Oliver Sacks, author of The Man Who Mistook His Wife for a Hat, dies aged 82

It is with great sadness that Picador has learnt of the death of Oliver Sacks who died on Sunday 30 August, aged 82.

It is with great sadness that Picador has learnt of the death of Oliver Sacks who died on Sunday 30 August, aged 82.

Oliver Sacks was born in London in 1933, into a family of physicians and scientists. He received his medical education at Oxford and trained at Mt Zion Hospital in San Francisco and at UCLA. From 1965 he lived in New York City, where he is a professor of neurology at the NYU School of Medicine and consultant neurologist to the Little Sisters of the Poor. Dr Sacks was a frequent contributor to the New York Review of Books and the New Yorker, as well as various medical journals. He was the author of thirteen books, including MusicophiliaThe Man Who Mistook His Wife for a Hat, and Awakenings (which inspired the Oscar-nominated film). 

Paul Baggaley, Publisher, Picador commented:

'To have become the publisher of Oliver Sacks in the UK & Commonwealth territories was one of the extraordinary highlights of becoming the publisher at Picador. I had become aware of his writing with the publication of The Man who Mistook his Wife for a Hat in 1985, and it has been a privilege in my time at Picador to be able to publish new books by Oliver as well as reissue all of his writing. One consolation is that there are several books from Oliver still to come, on the widest range of subjects, as well as a collection of Letters and Journals which will shed more light on this rich and brilliant life.

Soon after I started at Picador in 2008, I met Oliver with his remarkable editor and assistant, Kate Edgar, and his long-time publicist, Jacqui Graham, and was given the once over. Since then he was unable to travel, so our communication was less personal, but he was scrupulously professional, polite and helpful. And most importantly he gave us these great books: MusicophiliaThe Mind’s EyeHallucinations, and On the Move. This last book was a work we commissioned without any real sense of what it would contain, and its arrival was astonishing: candid, unexpected, revelatory, personal and occasionally hilarious, it summed much about a man I barely knew, but suddenly I now understood the man and the brain behind these great books.'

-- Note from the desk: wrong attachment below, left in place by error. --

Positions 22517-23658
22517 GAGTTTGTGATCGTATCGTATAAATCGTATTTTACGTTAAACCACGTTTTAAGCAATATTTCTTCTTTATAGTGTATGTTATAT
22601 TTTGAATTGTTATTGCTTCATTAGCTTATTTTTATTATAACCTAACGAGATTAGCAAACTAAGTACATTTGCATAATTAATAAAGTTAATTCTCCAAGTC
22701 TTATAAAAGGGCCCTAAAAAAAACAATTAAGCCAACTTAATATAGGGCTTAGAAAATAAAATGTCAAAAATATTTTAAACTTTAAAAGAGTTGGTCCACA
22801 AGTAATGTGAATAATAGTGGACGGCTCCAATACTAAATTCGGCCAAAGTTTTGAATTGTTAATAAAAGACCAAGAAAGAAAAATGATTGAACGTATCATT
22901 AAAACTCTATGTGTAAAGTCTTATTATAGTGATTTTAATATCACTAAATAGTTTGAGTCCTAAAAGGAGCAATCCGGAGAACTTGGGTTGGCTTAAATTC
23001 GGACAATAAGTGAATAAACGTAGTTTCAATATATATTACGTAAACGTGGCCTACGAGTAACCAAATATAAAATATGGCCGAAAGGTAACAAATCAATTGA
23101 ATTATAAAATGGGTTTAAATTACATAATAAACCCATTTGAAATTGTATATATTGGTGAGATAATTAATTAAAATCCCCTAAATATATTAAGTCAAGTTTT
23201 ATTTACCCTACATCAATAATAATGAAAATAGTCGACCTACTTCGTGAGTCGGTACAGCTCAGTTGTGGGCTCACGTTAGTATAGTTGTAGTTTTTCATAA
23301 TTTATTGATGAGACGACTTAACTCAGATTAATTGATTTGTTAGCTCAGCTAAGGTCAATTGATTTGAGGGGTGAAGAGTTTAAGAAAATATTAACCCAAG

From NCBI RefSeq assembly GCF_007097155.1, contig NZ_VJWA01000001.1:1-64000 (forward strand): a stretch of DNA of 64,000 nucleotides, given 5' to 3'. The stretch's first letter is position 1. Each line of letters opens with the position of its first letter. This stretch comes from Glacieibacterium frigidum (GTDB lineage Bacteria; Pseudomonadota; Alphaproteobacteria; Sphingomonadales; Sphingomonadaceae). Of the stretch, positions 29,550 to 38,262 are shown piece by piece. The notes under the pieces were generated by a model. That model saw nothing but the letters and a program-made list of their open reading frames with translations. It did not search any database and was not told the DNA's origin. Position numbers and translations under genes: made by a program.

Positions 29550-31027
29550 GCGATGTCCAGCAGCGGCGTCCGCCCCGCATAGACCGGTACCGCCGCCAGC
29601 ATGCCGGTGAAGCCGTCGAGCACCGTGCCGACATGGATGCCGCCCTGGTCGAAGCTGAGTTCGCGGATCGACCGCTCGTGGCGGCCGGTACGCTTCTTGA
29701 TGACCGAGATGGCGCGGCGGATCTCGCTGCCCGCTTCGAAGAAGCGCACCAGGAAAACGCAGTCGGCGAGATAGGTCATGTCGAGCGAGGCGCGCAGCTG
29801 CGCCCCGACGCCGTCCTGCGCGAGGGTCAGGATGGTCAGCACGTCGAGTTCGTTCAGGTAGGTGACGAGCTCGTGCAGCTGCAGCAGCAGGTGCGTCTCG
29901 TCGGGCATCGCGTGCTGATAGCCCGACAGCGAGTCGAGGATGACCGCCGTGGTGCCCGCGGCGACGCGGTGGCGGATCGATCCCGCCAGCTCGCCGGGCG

Former Editor, Publicist and Friend, Jacqueline Graham who knew Oliver for many years also paid tribute:

'I first became aware of Oliver Sacks while working at Penguin, when they published the paperback of the remarkable Awakenings in the mid 1970s. I first met him in 1980, working at Pan, when they published the paperback edition of Migraine (a remarkably prescient acquisition by the then Pan Non-Fiction Editor, Kyle Cathie). Oliver flew over from New York for a publication round of interviews and I was instantly and totally captivated; not just by the brilliance of his writing and mind, but also his glorious and unselfconscious eccentricity, his wonderful mischievousness and his impish sense of humour. Oliver introduced me to Colin Haycraft, then his hardback publisher at Duckworth, and I suggested to Tim Binding, then Picador Editor, that Picador might publish Awakenings in paperback, as the Pelican edition had been out of print for some years. This they did in 1982, and thereafter the paperback editions of A Leg to Stand On and the groundbreaking The Man Who Mistook His Wife for a Hat. By 1988, publishing had changed enormously and become ‘vertical’, so in an act of some disloyalty to Colin but total loyalty to Oliver, I bought volume rights to Seeing Voices and Picador became Oliver’s sole UK publisher thereafter.

He quickly became an integral member of the Picador ‘family’, attending the Picador 10th anniversary party at L’Escargot in 1982, where he dazzled everyone with the virtuosity of his piano playing, and the Picador 18th at Leighton House in 1990, where he delighted all by cavorting around the statues in the garden. He came over to London for the publication of every one of his books, and frequently at other times to see friends and family, until health problems prevented him from doing so in 2008. Memories of these times are wonderful and precious. His utter generosity of spirit, great kindness, genuine and deep interest in others, wonderful spontaneity and openness to any situation or circumstance marked every moment of every encounter with whomever he met.

My most recent memories are being one of the many guests at his 80th birthday party in the New York Botanical Gardens on 9 July 2013, where he was surrounded by friends from so many areas and eras of his life as well as by the ferns he loved. He made a last, valedictory visit to London in May this year to say goodbye to friends and family here. He was, as always, captivating, funny, fascinating, and appeared in remarkably good health.  But he knew it would not be for long and I left the hotel with tears in my eyes. It was the most immense joy and privilege to have known and worked with Oliver Wolf Sacks for thirty-five years.  His books live on as a wonderful testimony to and legacy of a great, humane man.'